Local Music has the potential to make it big on the world stage and some of our artists are doing their best to make that dream a reality.
One of those is guitarist and vocalist Banjo Mosele of the“Ntsa e jele Ntsanyana” fame.
Mosele who has made a name for himself locally and in parts of Europe recently spoke to Dubani-wa-Dubani about his latest project “Generations in Harmony” which saw young and older musicians work together and stage successful gigs in Gaborone and Francistown towards the end of last year.
Mosele came up with the idea, and successfully sought sponsorship from a South African Insurance Company Metropolitan.
He was also the music director for the project which he intends to make it an annual part of the local music calendar.
Q. Hello and thanks for agreeing to talk to us
It’s always a pleasure talking to The Voice as they have played an important part in the growth of local music including my career.
Q. You spend part of your time in Europe and Botswana. Why is it so?
My music is doing well in Europe; I get booked to perform in a couple of shows over there and that is why from time to time I have to be in Europe.
And I spend time here because home is home. I am the eldest son in the family and have the responsibility of making sure family affairs are in order.
One thing that kept me in country last year was the Generations in Harmony project.
That is why I have been in the country since August and have not gone back to Europe yet.
I however will be going back to Sweden soon because my wife and children live there.
Q. Tell us about the Generations in Harmony Project.
I came up with the idea which is coordinated by my company Ntchanyana Music in collaboration with Do It Yourself, a company owned by the young artist Zeus. .
The aim of the project is to close the gap between the different generations and help them appreciate each other’s contribution to the industry. I must say we learnt a lot from each other.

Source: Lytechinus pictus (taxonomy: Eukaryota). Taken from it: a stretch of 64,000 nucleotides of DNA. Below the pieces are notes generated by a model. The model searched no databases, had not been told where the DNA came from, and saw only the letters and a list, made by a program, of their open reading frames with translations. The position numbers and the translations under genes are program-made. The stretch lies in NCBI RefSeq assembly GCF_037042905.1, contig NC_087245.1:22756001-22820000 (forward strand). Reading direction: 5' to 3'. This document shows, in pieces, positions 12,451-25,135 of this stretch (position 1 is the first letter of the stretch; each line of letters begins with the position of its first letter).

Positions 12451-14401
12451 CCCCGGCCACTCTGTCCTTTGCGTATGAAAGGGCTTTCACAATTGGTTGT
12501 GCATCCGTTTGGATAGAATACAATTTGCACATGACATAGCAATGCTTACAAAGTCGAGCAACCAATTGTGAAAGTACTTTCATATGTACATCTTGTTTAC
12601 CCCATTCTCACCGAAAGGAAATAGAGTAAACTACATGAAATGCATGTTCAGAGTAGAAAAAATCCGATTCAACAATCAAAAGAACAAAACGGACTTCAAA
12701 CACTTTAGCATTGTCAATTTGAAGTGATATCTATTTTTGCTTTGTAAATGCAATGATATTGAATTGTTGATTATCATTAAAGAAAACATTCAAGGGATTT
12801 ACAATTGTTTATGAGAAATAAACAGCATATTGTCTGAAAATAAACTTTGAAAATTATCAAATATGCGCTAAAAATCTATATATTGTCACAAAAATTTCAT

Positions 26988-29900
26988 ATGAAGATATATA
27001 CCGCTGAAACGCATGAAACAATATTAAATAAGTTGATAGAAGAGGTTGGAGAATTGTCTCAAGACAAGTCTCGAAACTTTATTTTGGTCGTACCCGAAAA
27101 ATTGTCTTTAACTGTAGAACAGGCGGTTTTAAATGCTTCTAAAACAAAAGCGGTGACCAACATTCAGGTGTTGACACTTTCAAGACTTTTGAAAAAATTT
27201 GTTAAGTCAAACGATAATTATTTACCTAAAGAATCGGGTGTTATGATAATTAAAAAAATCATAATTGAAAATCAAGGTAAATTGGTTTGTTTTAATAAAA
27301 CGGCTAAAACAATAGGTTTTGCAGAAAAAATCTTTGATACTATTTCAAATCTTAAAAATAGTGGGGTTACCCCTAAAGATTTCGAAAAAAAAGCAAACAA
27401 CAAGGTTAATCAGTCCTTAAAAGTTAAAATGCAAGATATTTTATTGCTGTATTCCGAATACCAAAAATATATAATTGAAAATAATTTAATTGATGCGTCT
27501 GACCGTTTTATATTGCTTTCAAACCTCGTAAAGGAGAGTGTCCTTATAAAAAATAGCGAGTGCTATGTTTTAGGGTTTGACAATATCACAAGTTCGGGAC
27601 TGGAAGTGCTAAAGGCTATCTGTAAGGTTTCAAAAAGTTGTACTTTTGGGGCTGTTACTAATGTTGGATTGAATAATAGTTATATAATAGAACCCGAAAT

This project involved artists who started off in the sixties and today’s generation. Besides helping us to learn from each other it also helped us harmonize what is happening in the industry.
We need more such projects. I must thank Metropolitan for sponsoring the show and in the same breath call on other business houses to come on board and help grow the music industry.
The banks should come on board, they have the money and banks are helping the music industry worldwide.
My wish is for this project to grow bigger every year. Musicians have for a long time not got the rewards they deserve for their work and it’s time they do.
Q. How was it for musicians back in the sixties?
When I started in the sixties musicians were viewed as useless people who spent time making noise instead of getting proper jobs.
Ours was not considered a profession and we had to deal with a lot of prejudice. The strange thing was that people were willing to pay foreign musicians than us even though they expected us to play for them.